4 LINKING: You should have strong internal linking. If one of your most important pages is how to start a recruiting firm, by golly have some internal links on your website that have proper anchor text that say something like “how to start a recruiting firm”. Internal linking should be tight and focus on what keywords/phrases are most important to you.
5 WORDPRESS: Design your website in WordPress, if at all possible. Then you can pull plug-ins off the shelf to help you do things you’d otherwise have to write yourself, for example.
6 ATTENTION: People use cell phones, tablets, et al. They have short attention spans. Your page might be viewed for less than a minute. Make that minute count.
7 CALL TO ACTION: How do you make that minute count? If you have a call to action, it better be clear and it better be fast.
8 FORMS: Make sure your submission forms work on your site and test them regularly. Don’t count on people emailing you, they would often rather submit information directly on your site.
9 IMAGES: Use few images and the ones you use should be optimized for size and space. And don’t waste them: most or all of them should be faces. Landscapes may be pretty but faces convert.
10 DESIGN THOUGHTS: Ignore modern design, it is all bullshit. Go try to find something on most professional, academic or corporate websites and tell me the inmates don’t already run the asylum.
11 PROOF: The proof that what you’ve built is working is that you’re receiving what you need, in terms of inquiries and traffic.
12 SPEED: Your site should load instantaneously. Not IN a second or two. INSTANTANEOUSLY. When you type your url in your phone or on your computer, no matter how weak or strong your wifi/cell signal, it should load in a blink of an eye and you should say to yourself holy shit that loaded fast. And it will do that if you do what I’m saying to do.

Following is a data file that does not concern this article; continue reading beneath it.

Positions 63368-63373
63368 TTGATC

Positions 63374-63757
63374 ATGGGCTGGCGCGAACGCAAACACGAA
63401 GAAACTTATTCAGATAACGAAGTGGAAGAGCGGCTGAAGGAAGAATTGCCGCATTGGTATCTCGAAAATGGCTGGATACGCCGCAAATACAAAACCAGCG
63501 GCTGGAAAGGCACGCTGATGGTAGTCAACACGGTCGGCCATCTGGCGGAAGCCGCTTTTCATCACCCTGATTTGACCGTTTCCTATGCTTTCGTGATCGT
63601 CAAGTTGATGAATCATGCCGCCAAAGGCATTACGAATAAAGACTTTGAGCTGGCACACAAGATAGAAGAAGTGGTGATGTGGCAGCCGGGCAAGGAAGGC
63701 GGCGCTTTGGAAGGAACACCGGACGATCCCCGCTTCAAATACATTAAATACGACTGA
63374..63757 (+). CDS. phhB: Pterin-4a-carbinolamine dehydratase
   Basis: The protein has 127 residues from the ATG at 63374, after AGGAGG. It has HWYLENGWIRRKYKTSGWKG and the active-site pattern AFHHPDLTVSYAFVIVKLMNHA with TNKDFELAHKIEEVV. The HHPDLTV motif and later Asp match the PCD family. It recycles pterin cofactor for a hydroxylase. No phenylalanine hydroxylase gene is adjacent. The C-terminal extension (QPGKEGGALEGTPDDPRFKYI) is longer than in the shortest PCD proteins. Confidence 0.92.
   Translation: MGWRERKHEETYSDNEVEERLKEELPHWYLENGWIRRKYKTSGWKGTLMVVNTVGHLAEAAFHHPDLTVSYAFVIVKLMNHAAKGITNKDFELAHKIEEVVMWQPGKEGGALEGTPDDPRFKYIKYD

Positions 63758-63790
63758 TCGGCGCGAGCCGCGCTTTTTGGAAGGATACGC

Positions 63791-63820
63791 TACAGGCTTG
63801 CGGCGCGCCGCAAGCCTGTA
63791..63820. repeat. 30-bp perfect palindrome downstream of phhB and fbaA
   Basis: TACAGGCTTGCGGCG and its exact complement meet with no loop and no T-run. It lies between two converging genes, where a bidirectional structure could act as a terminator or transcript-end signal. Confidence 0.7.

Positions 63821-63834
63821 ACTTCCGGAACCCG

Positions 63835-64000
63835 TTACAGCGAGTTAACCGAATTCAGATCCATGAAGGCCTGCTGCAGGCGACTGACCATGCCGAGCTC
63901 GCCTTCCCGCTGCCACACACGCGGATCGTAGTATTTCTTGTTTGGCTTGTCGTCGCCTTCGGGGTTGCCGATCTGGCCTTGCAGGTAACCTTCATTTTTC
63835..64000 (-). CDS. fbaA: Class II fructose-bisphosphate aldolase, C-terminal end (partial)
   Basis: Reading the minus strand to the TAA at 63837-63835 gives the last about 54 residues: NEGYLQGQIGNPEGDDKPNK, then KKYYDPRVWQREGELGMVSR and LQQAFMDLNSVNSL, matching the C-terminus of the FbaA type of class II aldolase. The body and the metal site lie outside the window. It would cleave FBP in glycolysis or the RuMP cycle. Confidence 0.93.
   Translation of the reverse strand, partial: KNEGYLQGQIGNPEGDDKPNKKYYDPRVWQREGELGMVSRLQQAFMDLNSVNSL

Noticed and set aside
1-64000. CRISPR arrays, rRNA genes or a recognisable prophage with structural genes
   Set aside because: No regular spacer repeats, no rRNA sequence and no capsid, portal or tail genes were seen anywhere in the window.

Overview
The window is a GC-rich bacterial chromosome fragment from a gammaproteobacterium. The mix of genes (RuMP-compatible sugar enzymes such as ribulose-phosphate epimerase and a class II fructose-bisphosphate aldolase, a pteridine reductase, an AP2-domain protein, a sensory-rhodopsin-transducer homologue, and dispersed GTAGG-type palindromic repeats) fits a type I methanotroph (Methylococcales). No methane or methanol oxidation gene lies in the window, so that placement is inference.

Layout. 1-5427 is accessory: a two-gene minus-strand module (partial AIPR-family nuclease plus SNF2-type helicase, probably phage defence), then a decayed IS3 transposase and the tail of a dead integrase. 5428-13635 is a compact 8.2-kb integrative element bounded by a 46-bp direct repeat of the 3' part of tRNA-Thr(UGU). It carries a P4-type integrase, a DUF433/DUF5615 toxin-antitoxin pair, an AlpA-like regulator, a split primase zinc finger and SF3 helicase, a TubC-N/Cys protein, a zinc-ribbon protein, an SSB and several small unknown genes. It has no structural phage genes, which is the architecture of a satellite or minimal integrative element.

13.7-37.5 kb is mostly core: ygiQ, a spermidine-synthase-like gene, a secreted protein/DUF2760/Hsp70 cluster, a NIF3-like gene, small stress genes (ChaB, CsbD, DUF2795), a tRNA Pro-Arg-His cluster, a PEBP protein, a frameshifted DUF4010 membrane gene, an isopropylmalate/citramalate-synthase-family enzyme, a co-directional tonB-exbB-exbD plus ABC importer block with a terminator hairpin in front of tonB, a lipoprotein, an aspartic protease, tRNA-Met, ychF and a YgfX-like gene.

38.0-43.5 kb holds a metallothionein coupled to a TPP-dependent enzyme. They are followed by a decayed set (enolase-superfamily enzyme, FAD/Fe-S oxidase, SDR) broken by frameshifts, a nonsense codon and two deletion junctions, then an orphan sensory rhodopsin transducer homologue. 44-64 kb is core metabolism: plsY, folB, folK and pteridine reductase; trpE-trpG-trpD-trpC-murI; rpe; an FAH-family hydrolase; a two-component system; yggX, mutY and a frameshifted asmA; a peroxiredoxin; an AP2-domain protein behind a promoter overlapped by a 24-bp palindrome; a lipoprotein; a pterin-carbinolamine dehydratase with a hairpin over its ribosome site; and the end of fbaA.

13 KEYWORDS: Focus on your top 5-10 keywords/phrases and focus on those. And they will be those that result in the things that you would like people to do with your site, rather than just focusing on traffic numbers. Stretching your keyword optimization too thin will just result in mediocre results for most keywords.
14 FOCUS ON USERS: The text on the website should be focused on the users rather than some search engine optimization. If you design for your users and make it simple, Google will notice.
15 UH OH: If you aren’t on Google, you don’t exist.
16 COLORS: Use basic colors so that they will load fast.
17 FONTS: Use default fonts so that they will load fast.
18 PROMOTE: Promote using LinkedIn / Twitter / Google and really microfocus on your audience. More on this later.
20 RECOMMENDATIONS: List some recommendations / testimonials, don’t put hundreds or dozens of these, look for keywords and calls to action that are included or can be included with the kind words.
21 LOCATION: List a physical location. It will help in conversion and it will help in search engine placement.